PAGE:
Recently my older daughter had a day off from school, one of those scheduled “in-service” days that – like snow days – bring a breath of relief to teachers and strike dismay, often, in the hearts of working parents. So I’m rushing this post out in between playing house, cleaning Cheerios off the floor, changing diapers, and attempting ballet while tossing a balloon in the air.
Last winter and spring, when I first embarked on the post-ac life in earnest, I knew that my pregnancy would throw a wrench in my plans to pursue any kind of job, any time soon, in the new city in which we found myself. What I didn’t realize was how good I had it: my 3-year-old was in school for a good chunk of the day, giving me time to write job applications, contact people for informational interviews, and read up on topics of interest. Once my baby was born – and once I emerged from those first few months of postpartum, sleep-deprived haze – I’ve still found it almost impossible to get out to do the networking part of looking for a job. Just going to a meet up with the local Versatile PhD group a couple of weeks ago was a major commitment – an hour of driving each way, plus two hours at the meeting, and the agreement (with encouragment) from my husband that he could watch our kids, including the baby, while I was out, despite having a couple of classes to prepare for for the next day.
Having a baby around, and children in general, makes it that much harder to find time for many of the de rigeuer aspects of a job search, like internships, volunteering, or networking. I’m on the alt-ac trajectory at least partly for the sake of the kids, and herein lies the irony. I need job stability and a bigger paycheck than adjunction affords at least partly on their behalf, and yet it’s really hard to get to that stability when the need to pay for someone else to care for the kids enters the equation. As it is, I sneak my at-home work around the edges of 30-minute naps that I wish were longer, carpool pickup lines at preschool, and the hours of six to midnight, three times a week, when I get out of the house to my library job and get a peek at what a real job might be like.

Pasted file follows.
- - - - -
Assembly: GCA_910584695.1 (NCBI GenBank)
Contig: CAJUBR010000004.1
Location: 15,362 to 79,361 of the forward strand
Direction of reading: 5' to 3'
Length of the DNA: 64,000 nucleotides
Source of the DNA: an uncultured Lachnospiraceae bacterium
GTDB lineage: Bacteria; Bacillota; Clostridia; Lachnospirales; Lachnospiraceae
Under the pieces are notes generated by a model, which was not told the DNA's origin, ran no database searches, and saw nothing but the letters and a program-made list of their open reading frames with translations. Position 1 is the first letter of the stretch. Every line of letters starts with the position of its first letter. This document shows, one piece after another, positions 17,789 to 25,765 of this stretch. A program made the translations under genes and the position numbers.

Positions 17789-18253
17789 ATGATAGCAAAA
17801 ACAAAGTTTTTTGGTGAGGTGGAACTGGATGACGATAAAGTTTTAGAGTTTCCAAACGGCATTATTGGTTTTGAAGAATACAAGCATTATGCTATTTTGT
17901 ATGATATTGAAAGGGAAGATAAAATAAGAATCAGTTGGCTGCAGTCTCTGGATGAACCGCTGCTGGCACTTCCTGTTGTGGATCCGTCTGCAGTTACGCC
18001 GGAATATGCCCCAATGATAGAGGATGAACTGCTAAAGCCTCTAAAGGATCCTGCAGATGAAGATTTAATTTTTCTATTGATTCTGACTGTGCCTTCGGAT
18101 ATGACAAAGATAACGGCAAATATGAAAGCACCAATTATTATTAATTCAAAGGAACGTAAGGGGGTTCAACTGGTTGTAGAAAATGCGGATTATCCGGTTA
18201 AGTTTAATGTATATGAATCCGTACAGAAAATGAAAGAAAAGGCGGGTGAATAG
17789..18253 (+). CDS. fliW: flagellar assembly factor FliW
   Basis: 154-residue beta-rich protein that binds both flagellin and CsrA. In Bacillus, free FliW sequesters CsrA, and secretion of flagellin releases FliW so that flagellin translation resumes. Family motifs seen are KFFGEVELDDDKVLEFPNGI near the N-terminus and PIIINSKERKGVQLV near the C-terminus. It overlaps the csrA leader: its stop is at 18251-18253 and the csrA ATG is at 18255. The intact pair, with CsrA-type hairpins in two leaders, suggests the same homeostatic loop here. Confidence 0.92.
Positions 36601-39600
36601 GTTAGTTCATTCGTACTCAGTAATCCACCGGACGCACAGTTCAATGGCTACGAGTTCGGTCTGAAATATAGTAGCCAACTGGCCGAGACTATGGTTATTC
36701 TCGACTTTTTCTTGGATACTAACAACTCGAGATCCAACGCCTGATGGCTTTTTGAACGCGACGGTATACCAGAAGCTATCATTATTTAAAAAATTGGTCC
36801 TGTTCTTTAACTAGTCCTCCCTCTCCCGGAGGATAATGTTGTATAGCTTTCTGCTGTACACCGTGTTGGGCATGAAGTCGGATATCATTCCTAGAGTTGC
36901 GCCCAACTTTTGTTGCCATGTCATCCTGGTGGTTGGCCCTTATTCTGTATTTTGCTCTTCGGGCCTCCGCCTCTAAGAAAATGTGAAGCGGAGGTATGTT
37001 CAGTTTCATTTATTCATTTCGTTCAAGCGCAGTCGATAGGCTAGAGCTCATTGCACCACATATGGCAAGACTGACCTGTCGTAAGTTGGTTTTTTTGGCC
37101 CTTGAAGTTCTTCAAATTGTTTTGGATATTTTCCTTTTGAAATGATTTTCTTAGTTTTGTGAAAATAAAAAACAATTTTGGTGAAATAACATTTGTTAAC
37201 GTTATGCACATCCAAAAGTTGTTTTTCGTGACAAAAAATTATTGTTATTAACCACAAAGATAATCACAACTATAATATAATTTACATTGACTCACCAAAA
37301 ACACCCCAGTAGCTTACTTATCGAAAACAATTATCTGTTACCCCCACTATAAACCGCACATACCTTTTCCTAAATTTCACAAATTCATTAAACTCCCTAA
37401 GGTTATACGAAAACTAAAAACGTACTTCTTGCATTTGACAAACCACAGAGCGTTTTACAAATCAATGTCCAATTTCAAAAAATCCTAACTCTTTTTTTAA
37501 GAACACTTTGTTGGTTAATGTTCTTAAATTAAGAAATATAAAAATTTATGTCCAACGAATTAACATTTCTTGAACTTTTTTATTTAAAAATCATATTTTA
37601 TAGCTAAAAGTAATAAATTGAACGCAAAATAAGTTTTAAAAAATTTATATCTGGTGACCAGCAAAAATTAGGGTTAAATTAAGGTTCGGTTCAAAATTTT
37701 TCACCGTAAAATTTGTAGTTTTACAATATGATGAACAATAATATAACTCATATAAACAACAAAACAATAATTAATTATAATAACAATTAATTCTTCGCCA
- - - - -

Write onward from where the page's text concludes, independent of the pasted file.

The other irony, of course, is that I can’t expect this situation to stay the same. I’ve been meeting several very successful women who, as their children have grown older and gotten well into the elementary years, have dialed back on their high-profile careers, much like Anne-Marie Slaughter writes about doing in Why Women Still Can’t Have It All. I find it almost unimaginably cruel that balancing parenting and work, much less the work of sorting out my working life, will only get harder as my children get older. Finding a job is hard enough in today’s economy: finding a job as a mother and a woman trying to change career directions seems, at times, like virtual insanity.
Given that, when I look at what lies ahead, I know that a part-time work, some of which I can do from home, might be as close to the best of both worlds as it’s possible to come, and I can’t predict what demands on my time (so to speak) my kids might make as they get older and more enmeshed in friends, hobbies, and homework.
I have more to say on this… like why it took until I had a second child to realize why feminists are often perceived as angry, despite having been a feminist for as long as I can remember, and why time management is the holy grail of changing careers, but for now, with the memory of this particular day at home still fresh in my mind, I’ll leave my thoughts in this child-induced inchoate form.